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America First

Like many, I have struggled with the concept of global citizenship.  For many years I felt that it is just by the luck of fate that I was born in a nation with freedom and opportunity when I seemingly could just as easily have been born in another nation that does not afford those luxuries.  Governed by this sentiment, I was a sympathetic to the concept of global citizenship, or a world mostly without borders.  I felt that this was the fairest way, and one in which anyone should be able to move about anywhere and gain as equal access to opportunities as possible without regard to where one happened to have been born.


Eight years ago, as President Obama moved about the world in what was labeled by some as his “Apology Tour,” apologizing to the world for American exceptionalism, I started to feel very differently.  I recoiled at the suggestion that America was a peer among other nations.  To me that was both a betrayal of the facts as well as a grave disservice to many over the generations who fought for our independence and who made unimaginable sacrifices to build this nation and to support and defend the incredible intellectual foundation upon which it is built.  The U.S. is indeed different from other nations in that it stands for something – freedom and opportunity.  It is not an accident that this country moved from literal non-existence to global leadership within 150 years, but instead is the result of important ideas that are baked into our nation’s DNA.  In fact, many freedom revolutionaries and dreamers around the world have looked to the U.S. as a beacon of hope and inspiration.  To pretend that that foundation of ideas does not manifest itself in something truly outstanding is both idiotic and deplorable.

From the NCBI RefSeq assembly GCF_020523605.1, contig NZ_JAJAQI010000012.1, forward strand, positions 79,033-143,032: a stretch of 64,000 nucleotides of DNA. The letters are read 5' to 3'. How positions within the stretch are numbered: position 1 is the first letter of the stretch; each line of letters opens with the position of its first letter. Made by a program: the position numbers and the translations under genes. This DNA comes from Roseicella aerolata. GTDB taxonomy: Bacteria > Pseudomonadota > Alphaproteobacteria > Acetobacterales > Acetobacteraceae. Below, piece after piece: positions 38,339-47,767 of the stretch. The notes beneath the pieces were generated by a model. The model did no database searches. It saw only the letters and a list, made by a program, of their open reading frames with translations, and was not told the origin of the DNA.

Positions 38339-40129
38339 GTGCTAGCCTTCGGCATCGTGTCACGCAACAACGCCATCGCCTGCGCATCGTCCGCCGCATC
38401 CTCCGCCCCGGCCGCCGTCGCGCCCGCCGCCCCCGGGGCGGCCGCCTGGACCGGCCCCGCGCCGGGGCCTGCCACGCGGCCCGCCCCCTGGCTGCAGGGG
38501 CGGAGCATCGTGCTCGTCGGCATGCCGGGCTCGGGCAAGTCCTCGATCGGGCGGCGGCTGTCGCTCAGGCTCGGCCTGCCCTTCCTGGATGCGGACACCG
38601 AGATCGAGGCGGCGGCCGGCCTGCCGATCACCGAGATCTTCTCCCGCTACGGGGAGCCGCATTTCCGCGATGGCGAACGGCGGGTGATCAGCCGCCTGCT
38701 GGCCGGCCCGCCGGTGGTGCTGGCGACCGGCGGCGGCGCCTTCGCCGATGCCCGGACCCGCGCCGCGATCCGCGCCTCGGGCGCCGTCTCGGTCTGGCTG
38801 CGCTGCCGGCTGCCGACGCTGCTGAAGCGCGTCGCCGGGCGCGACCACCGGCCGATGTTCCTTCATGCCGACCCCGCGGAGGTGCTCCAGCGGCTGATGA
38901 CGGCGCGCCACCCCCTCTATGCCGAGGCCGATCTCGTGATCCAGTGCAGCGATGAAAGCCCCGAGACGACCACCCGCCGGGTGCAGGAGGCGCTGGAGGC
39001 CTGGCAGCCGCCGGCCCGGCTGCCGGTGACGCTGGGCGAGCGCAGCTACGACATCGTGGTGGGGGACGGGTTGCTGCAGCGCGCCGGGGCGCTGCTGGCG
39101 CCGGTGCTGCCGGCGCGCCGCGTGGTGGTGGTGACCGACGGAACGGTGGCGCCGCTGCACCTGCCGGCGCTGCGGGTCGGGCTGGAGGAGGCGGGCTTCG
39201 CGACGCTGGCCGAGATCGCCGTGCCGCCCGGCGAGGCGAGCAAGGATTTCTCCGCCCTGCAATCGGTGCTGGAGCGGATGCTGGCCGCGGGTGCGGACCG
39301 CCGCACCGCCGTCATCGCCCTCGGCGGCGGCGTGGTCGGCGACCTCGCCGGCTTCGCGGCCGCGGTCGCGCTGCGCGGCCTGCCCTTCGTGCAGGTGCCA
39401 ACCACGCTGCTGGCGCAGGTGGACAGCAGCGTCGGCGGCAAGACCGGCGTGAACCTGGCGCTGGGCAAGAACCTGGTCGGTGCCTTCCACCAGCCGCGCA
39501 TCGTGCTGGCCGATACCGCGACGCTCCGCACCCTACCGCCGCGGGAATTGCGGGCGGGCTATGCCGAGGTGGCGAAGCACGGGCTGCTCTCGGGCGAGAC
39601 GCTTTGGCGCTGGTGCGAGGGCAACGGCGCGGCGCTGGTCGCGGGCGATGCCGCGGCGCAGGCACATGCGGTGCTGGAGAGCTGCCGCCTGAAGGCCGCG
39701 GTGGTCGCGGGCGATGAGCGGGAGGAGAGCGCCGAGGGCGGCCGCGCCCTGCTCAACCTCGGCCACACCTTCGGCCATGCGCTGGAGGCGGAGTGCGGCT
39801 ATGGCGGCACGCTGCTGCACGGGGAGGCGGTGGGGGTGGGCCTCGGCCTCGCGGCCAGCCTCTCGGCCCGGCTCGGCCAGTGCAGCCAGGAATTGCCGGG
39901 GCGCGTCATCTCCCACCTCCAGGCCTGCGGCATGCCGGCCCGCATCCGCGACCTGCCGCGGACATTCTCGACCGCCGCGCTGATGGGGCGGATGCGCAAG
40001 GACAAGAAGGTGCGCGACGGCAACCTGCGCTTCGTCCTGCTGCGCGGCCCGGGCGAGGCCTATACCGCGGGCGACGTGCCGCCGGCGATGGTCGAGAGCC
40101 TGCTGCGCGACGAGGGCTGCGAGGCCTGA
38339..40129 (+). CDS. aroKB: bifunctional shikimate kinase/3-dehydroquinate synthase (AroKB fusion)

There is much wrong in our country, and much to repair, and we have an obligation to talk about these issues openly and to address them diligently.  And I am certainly not saying that Americans as people are any better than any other group of people.  However, there is a foundation in the U.S. that still exists that is truly exceptional and that we must always be both proud and protective of.

American exceptionalism is indeed a nationalist concept, but what is wrong with that?  Shouldn’t every nation strive to be its best?  Shouldn’t every citizen of every nation do their utmost to help to make their nation great?  I still feel privileged and indeed lucky to have been born in the U.S.  I feel sad for those who were not so fortunate, however, I believe that I would best serve their interests by helping to make the U.S. greater still, and then the U.S. can serve as a tremendous role model for others to emulate.  I would wish that citizens of all nations would take this approach so we can all learn from one another, gaining the contributions of different cultures and philosophies.  In the end, I believe that greatness can best be achieved locally, where there is accountability and responsibility.  Global thinking undermines those critically important elements of a society.

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